Swaziland Families

Gogo-grandmother

Mkhulu-grandfather

Babe-father

Make-mother

Sisi-sister

Bhuti-brother

The list above can define just about every one of the fifty some people who I live with here. I have been trying for 6 months now to figure out how I am related to some of the people on my homestead, and still have not been able to. While at home we have siblings, cousins, stepparents, adoptive parents, neighbors, and friends here the lines are much more blurred. Swazi culture in general, is much more inclusive to all relations. Your parents’ siblings’ children are your bosisi and bobhuti. The adult who takes care of you is your babe or make no matter if you are related or not. Your father’s brother is your babe too, and any woman old enough is your gogo. The culture here is less worried about how you are related and more worried that you are taken care of.

I was talking to another volunteer about my friend who takes care of her kids and her husband’s kids, who were born during his marriage to another woman. My friend’s first question was if the kids that are not biologically the woman’s children are treated differently. It’s a fair question, but I never even knew they were not all her children until I met the other woman, and was told afterwards that she was the mom of a boy I had thought was my friend’s.

Some of the kids in my Swazi family

Some of the kids in my Swazi family

Many young men and women here are dating two, three, or four people simultaneously, the traditional marriages mean the brothers and sisters you grow up with could easily be from a different wife, and cheating while married is common, while divorce is unheard of. The other factor is so many people who had children died before ARV’s were introduced here or have died since, and their children have been adopted into their neighbors’, aunts’, or cousins’ families.  These different mores mean when I ask how I’m related to a person who I know did not come from my babe or either of my makes I am still told it is my bhuti. In some ways this is the best outcome for all of these blended families. If you really take the time it is possible to figure out who was born to whom, but in Swaziland no one but myself and the other foreigners care.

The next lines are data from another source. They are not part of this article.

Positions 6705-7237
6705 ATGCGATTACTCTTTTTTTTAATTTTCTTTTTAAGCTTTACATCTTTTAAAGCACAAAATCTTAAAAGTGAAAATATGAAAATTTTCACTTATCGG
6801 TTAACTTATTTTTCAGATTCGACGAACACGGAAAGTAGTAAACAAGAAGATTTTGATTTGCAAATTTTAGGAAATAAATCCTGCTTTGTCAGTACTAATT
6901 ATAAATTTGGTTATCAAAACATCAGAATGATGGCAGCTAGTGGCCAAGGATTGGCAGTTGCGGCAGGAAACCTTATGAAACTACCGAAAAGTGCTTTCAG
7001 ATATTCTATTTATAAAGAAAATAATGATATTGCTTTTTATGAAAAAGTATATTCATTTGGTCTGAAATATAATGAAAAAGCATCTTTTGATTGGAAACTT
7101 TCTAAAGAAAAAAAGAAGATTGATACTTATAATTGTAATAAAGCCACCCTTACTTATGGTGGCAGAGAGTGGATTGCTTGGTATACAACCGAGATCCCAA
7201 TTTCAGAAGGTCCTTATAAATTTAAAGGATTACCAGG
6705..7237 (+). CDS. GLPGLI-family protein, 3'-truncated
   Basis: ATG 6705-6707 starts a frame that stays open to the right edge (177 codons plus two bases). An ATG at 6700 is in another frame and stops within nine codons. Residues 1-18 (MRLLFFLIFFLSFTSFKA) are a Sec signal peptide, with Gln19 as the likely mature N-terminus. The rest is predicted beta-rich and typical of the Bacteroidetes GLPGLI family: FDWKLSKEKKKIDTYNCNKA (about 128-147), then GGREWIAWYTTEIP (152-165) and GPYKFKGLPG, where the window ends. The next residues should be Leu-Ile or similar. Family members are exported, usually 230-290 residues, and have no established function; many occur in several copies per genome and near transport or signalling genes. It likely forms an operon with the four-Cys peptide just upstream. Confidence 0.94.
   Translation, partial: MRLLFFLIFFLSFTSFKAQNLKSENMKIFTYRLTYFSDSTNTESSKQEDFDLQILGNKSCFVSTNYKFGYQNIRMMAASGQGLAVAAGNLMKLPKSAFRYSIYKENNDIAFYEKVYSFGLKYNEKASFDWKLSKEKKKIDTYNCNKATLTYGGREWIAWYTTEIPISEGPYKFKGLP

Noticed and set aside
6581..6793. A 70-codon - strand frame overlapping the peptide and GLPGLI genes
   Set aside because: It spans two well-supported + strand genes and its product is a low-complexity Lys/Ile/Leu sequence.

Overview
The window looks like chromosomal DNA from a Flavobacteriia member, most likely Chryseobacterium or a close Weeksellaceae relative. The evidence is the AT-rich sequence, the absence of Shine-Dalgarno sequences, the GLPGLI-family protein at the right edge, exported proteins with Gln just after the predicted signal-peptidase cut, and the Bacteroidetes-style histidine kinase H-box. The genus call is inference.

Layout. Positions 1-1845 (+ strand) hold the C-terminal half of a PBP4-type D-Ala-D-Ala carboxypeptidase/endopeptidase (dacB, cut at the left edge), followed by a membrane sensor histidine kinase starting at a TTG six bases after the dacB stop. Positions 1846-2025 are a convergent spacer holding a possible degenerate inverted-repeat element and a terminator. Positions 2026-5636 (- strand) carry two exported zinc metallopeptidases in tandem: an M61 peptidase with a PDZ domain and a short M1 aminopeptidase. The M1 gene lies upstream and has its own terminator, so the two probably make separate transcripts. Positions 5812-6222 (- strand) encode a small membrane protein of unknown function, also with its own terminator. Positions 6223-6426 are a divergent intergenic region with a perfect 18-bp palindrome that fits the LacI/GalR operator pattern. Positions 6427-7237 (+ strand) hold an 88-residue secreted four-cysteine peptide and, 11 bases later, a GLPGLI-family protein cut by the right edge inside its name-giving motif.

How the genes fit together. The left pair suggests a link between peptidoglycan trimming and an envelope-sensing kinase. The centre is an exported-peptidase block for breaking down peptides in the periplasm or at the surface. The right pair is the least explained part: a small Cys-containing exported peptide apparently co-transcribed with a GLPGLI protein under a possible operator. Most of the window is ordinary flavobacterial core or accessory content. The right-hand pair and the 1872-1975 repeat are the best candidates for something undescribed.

Rainy Season

I don’t have electricity in my house, but I am able to charge my electronics at a different house nearby. Usually, this is not much of a hassle, but during the rainy season their electricity is knocked out multiple times a week and can be out for a couple days at a time. Because of this my use of my computer, phone, etc. became a lot more selective in case I could not charge it for a while. The good thing about this was I caught up on a lot of reading; the bad thing was I couldn’t blog much. However, now the rains are done and I should be back on track.